The future of orthopaedic and regenerative surgery
Bones and Joints Innovations in minimally invasive techniques mean patients are able to have a faster recovery period.
Arthritis is becoming increasingly common as people live longer, are becoming heavier and are indulging in more and more sports resulting in sports related damage to their joints and they also have a higher demand and greater expectation of outcomes from their doctors. Arthritis historically was a disease of the elderly but we are seeing younger and younger patients for the aforementioned reasons.
Arthritis is particularly disabling with severe pain, impaired mobility, stiffness and often mechanical symptoms of the joint locking or giving way.
Minimally invasive techniques
Minimally invasive surgery/arthroscopic surgery has made enormous leaps forward in recent years because of improved technology available to orthopaedic surgeons. The holy grail of orthopaedic surgery has always been to be able to repair or regenerate lost diseased or damaged cartilage in joints.
“The goal is to be able to perfectly regenerate cartilage and therefore repair a damaged joint.”
Increasingly this is becoming achievable in that more and more torn cartilages (menisci) in the knee are repairable, eg the Arthroscopy Association of North America estimates that up to 30% of meniscal tears should be repairable. This allows the surgeon, with minimally invasive surgery, to stitch or repair a torn cartilage in the knee rather than having to remove it. This allows for the patient to ultimately have a much more normally functioning knee with a significantly reduced risk of developing arthritis later on.
Orthopaedic surgeons are also using arthroscopic/minimally invasive techniques to stimulate the repair of joint surfaces, (articular cartilage) using a range of techniques including making tiny holes in the underlying bone to stimulate the repair process, using cartilage grafting techniques either from the patient themselves or from a donor. Additionally there are techniques available now whereby cells can be harvested from a patient, grown up in a lab and then later transplanted back into the patients damaged joint. It should be noted that all of these procedures are performed as day cases, are less painful and offer a faster recovery period.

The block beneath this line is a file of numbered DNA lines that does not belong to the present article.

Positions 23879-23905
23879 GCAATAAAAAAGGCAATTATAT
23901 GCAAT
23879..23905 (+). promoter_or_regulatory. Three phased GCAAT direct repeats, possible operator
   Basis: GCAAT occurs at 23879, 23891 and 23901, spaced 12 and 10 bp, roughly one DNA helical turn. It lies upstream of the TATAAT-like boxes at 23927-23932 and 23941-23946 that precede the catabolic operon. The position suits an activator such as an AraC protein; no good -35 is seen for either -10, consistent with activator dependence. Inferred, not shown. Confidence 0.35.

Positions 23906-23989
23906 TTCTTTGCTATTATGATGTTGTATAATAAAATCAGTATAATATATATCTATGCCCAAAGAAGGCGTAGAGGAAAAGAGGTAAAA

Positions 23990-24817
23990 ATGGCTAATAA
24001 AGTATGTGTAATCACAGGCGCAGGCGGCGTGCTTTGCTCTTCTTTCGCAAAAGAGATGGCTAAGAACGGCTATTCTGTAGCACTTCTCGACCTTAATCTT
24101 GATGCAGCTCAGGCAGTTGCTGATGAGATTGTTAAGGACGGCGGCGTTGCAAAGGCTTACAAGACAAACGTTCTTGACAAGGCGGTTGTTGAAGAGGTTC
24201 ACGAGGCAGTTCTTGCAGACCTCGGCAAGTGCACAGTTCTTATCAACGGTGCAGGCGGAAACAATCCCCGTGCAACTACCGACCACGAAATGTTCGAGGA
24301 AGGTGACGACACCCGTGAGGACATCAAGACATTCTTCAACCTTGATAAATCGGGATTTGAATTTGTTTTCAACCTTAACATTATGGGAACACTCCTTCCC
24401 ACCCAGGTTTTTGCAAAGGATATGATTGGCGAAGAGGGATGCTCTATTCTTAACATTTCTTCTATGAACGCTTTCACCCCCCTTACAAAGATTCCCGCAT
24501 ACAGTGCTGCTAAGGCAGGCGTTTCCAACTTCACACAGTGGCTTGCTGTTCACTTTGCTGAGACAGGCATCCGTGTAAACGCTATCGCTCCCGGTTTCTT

Cellular based therapies
Other cellular based therapies are also growing in popularity using cells, either harvested from bone marrow or from fat and utilised to try and help stimulate a repair process in the damaged joint. Such techniques are becoming more and more widely available and practiced. Surgeons from the UK Biological Knee Society are working hard to develop and expand these techniques with the goal to be able to perfectly regenerate articular cartilage and therefore repair a damaged joint with the use of either simply needles or arthroscopic surgery.
The use of cell based therapies is obviously, and correctly, highly regulated in this country, Europe and North America but in some instances when looking at other countries one can get a glimpse into the future, eg the Kuala Lumpa Sports Medicine Clinic is already offering patients a service where their stem cells can be harvested, expanded and utilised for surgery within a relatively short period and then banked for future usage. This I believe will ultimately be available more close to home in the future.
The development of such cellular based therapies or ortho biologics, as they are termed, in my opinion, is the future of orthopaedic and regenerative surgery. The development of the cell based regenerative techniques will significantly reduce the need in the future for more major surgery such as joint replacement.